Deborah Young describes Bash Mohammed’s Prakasan as “one of the more direct and communicative films making their bow at the Mumbai Film Festival.” It’s also Bash’s second film after the critically-acclaimed Lukka Chuppi. More importantly it’s the second Malayalam film, after Angamaly Diaries, to be reviewed by Young for the prestigious Hollywood Reporter.
Bash who heads a designing studio in Dubai is elated by this rare honour. “I had a friend working in Variety magazine and when I asked him to write about Prakasan, he politely declined saying, ‘not unless it wins an international award’. And then this happened.” This Saturday, the film will be screened at the New York International festival
Prakasan doesn’t sound like a conventional story...
Yes. Rajeev Nair wrote the story, but the thought was mine. I was sitting in a coffee shop with Dinesh Prabhakar when his friend came and spoke about a job he didn’t like—meeting sex workers and distributing condoms. That was the trigger. Since someone from the forests would find it difficult to recognise sex workers, we placed it in a jungle and some tribal who inhabited it.
Weren’t you worried about its commercial viability?
This is not an arthouse movie. If ThondimuthalumDrikshahiyum got an audience, why not Prakasan?
Was cinema always on your mind?
Yes. I remember watching Ingmar Bergman and Charlie Chaplin films. Later graduated to Alfred Hitchcock, Roman Polanski. And of course, watched every single Malayalam film. After passing out from Thrissur College of Fine Arts, I did a lot of TV commercials. Cinema was the next step.
Lukka Chuppi was more a Torrent hit. What went wrong?
I didn’t have the luxury of time or money on my first film or even Prakasan for that matter. Lukka Chuppi was shot in 14 days while Prakasan was filmed in 24 days in 94 locations. Most popular directors finish a film in 60-70 days. I would love to work in that kind of space and time. Financial constraints and being a newcomer settled in Dubai came with its own set of issues. Being a Torrent or YouTube hit didn’t excite me. Also the fact that Premam was released during the same time affected us.
Was it easy to sell the idea to its principal actors?
Murali Gopy understood the gist of the theme. He said only one thing—"I don’t want people to yawn, as the story is placed in one home.” Jayasurya I knew from before.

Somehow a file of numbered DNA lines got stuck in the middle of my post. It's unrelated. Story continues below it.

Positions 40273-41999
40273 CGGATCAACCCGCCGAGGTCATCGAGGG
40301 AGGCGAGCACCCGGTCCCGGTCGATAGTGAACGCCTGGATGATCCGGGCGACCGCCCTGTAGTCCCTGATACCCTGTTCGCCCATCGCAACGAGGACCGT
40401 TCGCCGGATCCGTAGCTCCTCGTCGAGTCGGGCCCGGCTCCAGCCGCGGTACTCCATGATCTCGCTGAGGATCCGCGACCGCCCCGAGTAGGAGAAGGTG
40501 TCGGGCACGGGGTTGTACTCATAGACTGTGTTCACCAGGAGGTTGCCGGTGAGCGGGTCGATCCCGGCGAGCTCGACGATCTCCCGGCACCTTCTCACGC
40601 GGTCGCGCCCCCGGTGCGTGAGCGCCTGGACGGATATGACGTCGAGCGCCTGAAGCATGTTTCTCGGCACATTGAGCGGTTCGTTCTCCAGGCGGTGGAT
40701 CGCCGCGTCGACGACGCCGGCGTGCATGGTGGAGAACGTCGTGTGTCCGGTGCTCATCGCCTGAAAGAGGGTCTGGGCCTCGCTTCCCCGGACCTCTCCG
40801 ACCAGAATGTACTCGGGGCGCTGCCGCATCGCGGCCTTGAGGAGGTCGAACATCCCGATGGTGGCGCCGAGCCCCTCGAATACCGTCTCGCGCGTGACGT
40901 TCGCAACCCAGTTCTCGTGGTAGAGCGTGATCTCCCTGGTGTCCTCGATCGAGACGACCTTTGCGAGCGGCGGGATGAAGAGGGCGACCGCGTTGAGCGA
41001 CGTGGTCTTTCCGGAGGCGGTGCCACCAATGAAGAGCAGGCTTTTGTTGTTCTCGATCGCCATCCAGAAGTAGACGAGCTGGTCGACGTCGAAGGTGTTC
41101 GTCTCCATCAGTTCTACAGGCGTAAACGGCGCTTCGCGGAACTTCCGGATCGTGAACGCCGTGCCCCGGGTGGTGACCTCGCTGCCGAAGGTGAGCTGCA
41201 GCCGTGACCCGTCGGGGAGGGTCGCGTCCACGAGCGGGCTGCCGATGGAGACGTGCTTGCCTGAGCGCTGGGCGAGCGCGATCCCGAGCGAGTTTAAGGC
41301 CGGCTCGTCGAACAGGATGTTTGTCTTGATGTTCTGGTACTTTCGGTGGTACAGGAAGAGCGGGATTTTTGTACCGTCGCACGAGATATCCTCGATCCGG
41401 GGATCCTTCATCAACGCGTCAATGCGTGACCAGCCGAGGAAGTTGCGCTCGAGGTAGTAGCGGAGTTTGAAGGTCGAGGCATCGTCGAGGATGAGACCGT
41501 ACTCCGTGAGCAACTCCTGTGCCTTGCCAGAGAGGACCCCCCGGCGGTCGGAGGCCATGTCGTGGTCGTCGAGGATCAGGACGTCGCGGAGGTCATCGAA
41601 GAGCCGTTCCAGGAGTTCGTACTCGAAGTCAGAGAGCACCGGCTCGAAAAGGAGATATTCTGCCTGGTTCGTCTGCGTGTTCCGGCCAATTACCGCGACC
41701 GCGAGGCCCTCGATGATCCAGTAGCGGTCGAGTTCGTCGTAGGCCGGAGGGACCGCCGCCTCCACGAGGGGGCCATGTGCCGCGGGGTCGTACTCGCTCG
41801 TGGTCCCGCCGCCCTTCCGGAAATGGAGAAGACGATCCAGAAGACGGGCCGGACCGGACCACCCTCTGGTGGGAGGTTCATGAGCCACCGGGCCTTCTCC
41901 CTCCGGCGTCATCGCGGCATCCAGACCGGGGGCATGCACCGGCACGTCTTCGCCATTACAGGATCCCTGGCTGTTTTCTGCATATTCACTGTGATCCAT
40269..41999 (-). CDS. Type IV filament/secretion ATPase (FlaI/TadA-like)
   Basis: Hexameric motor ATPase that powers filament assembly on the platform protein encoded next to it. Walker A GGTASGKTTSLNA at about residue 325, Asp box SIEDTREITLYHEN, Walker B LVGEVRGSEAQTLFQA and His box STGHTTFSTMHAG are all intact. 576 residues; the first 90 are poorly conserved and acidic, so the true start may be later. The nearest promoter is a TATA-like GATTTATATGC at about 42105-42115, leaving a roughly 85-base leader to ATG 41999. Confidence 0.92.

I thought the title was a bit off-the-mark…
I do accept that. But for an expat like me, it just sounded so fine. In fact, Mammukka had called and said he loved the film. He too asked, ‘what nonsensical name is that?’
Post marriage squabbles, nostalgia, lost love—the theme is nothing earth-shattering yet there was something very novel about its making.
I think married people got the connection instantly. These things happen in every home. We all have untold crushes. We don’t have a single flashback scene, just a lot of conversations. That’s new.
Were there any biographical elements in the film?
Yes, mostly personal experiences. In fact, I am a mix of Jayasurya and Murali Gopy. I have his job, but Murali Gopy’s crush is my story. The girl who ignores my wife has happened in my life. It’s not a thriller but there is a lot of intrigue in the story.
Indrans’ character is again someone we all come across during our college days…
I was a bit sceptical about including that scene and asked Rasool Pookutty who did the sound to just let me know whether to keep it. He said, no way are you going to edit that very emotional moment as it reminded him of the peanut vendor during his school days.
When are you the happiest during the making of a film?
The happiest moment is when I see the first cut and it goes smoothly, without distractions. That’s the most peaceful part, the moment when we know whether we have really made that emotional connection.
Shooting with tribals in Wayanad. Did you make any findings?
Yes, that they are as modern as you and me. They all have mobile phones, love pizzas and burgers and even study English literature.
Are you fine with actors chipping in with suggestions?
I am fine with improvisations; after all cinema is team work. Sometimes they do overstep and that’s where I draw a line.
You have given the male perspective in Lukka Chuppi. Will there be a second part to talk about the women’s point of view?
I don’t think I have ignored women. I can only show one side. Murali did talk about a second part and there we will get both their version and also show the character transformations.
Who are the directors you look up to?
Woody Allen for his drama, Roman Polanski, for his ability to handle genres. I am not a fan of Tarantino or Kim Ki Duk. I love Sathyan Anthikad-Sreenivasan films and recently I loved Maheshinte Prathikaram and Parava. I envy our filmmakers—they do only films. I want to have that luxury—to eat, sleep, think cinema.
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